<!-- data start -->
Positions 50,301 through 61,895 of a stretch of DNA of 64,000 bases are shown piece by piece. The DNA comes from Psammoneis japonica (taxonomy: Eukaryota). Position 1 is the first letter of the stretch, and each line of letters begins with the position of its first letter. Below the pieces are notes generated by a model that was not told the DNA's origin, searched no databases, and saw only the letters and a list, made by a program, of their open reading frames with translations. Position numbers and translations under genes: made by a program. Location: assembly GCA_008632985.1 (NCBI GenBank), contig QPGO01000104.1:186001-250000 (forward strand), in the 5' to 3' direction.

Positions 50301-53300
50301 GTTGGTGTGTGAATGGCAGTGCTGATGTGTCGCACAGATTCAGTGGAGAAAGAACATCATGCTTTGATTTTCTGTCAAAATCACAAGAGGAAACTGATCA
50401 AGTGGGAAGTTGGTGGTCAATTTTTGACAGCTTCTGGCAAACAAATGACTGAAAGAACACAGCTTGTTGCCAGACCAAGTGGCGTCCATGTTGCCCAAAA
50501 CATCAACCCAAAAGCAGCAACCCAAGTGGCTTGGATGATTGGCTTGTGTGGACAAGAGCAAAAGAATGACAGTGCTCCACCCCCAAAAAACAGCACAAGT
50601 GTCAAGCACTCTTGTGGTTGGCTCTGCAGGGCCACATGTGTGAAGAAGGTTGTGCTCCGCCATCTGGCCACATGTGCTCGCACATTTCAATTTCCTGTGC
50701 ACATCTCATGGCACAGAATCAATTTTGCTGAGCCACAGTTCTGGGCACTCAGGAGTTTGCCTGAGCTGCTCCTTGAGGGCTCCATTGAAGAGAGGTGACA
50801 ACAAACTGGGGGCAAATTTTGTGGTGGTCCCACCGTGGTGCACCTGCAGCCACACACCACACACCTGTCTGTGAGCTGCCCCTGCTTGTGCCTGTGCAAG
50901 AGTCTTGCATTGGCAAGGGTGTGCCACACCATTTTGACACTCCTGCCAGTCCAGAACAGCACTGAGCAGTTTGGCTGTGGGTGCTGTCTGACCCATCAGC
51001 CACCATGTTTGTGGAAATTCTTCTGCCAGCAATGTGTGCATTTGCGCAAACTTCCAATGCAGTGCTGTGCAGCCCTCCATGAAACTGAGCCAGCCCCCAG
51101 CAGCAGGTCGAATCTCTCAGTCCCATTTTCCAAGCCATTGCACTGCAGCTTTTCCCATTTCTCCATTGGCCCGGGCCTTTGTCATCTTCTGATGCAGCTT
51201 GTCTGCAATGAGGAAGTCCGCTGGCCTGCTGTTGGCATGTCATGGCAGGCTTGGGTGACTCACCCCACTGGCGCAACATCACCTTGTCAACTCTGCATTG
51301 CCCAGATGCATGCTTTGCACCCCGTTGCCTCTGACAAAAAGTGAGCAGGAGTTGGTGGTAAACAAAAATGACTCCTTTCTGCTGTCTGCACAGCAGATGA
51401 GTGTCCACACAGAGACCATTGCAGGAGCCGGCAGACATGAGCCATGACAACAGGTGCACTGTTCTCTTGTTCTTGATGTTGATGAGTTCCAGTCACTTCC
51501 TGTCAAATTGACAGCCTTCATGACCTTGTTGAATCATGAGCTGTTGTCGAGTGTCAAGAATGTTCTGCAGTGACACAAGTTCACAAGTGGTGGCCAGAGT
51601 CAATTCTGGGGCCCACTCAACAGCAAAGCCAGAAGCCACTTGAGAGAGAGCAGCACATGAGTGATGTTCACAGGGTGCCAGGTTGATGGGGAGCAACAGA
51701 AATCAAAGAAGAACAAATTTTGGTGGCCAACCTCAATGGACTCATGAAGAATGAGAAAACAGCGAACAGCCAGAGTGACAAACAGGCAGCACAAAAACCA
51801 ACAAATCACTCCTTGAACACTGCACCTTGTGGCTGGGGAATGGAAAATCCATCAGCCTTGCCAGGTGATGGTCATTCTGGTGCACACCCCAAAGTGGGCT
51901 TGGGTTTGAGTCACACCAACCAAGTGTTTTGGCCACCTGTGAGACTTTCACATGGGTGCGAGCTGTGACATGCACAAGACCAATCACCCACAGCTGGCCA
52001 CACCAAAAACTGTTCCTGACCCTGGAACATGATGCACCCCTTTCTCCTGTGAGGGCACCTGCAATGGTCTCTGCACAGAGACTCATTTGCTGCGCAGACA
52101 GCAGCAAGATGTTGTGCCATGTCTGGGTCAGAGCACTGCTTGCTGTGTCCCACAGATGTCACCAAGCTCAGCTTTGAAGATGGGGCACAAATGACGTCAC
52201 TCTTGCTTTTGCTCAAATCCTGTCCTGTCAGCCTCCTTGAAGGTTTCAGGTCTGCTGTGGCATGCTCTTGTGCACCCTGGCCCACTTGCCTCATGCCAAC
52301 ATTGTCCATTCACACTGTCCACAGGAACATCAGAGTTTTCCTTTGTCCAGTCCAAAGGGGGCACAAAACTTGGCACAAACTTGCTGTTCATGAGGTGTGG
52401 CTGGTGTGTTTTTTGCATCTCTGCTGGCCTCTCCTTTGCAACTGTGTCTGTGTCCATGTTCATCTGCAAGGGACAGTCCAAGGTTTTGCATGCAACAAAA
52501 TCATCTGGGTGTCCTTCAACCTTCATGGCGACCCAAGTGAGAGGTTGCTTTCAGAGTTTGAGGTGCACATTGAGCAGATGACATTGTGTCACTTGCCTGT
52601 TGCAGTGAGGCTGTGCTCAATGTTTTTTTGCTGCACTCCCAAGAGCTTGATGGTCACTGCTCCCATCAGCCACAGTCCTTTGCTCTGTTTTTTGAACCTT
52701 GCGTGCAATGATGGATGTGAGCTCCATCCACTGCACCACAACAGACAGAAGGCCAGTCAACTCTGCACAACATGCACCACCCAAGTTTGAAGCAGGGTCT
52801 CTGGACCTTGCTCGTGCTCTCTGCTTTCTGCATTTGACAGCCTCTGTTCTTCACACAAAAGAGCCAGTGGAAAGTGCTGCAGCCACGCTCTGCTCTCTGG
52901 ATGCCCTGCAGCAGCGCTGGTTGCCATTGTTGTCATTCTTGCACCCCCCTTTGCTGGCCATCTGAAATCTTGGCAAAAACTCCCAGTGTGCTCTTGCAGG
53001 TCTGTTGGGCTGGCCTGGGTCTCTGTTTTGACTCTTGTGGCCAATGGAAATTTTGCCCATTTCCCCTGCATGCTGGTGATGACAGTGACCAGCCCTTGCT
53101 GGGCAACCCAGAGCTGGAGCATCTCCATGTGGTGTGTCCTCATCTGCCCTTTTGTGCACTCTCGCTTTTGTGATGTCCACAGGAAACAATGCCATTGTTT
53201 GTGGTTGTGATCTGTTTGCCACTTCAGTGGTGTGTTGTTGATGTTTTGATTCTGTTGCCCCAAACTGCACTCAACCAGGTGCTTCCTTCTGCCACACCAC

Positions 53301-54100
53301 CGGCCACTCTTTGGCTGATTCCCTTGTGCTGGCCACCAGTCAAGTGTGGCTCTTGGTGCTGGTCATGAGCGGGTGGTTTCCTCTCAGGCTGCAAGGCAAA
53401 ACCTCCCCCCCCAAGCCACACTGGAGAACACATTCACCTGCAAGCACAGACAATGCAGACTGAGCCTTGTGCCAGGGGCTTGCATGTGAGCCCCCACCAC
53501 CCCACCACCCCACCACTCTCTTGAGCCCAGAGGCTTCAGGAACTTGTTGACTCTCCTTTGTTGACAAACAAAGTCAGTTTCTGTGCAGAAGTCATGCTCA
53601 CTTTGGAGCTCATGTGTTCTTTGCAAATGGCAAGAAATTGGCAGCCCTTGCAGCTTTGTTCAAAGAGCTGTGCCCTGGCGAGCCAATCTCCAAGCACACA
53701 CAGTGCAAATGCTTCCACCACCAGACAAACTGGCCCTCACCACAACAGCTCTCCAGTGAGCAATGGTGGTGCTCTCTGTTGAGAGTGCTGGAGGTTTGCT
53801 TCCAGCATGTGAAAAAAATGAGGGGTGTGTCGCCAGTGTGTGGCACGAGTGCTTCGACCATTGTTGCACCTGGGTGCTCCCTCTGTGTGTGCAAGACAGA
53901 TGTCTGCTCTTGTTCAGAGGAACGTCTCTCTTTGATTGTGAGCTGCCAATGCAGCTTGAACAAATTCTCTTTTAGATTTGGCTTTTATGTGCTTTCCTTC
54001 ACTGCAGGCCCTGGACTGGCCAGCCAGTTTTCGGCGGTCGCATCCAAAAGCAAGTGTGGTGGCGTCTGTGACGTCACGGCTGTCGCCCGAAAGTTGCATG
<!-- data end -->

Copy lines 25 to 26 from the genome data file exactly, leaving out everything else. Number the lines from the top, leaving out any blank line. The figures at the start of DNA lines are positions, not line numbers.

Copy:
52501 TCATCTGGGTGTCCTTCAACCTTCATGGCGACCCAAGTGAGAGGTTGCTTTCAGAGTTTGAGGTGCACATTGAGCAGATGACATTGTGTCACTTGCCTGT
52601 TGCAGTGAGGCTGTGCTCAATGTTTTTTTGCTGCACTCCCAAGAGCTTGATGGTCACTGCTCCCATCAGCCACAGTCCTTTGCTCTGTTTTTTGAACCTT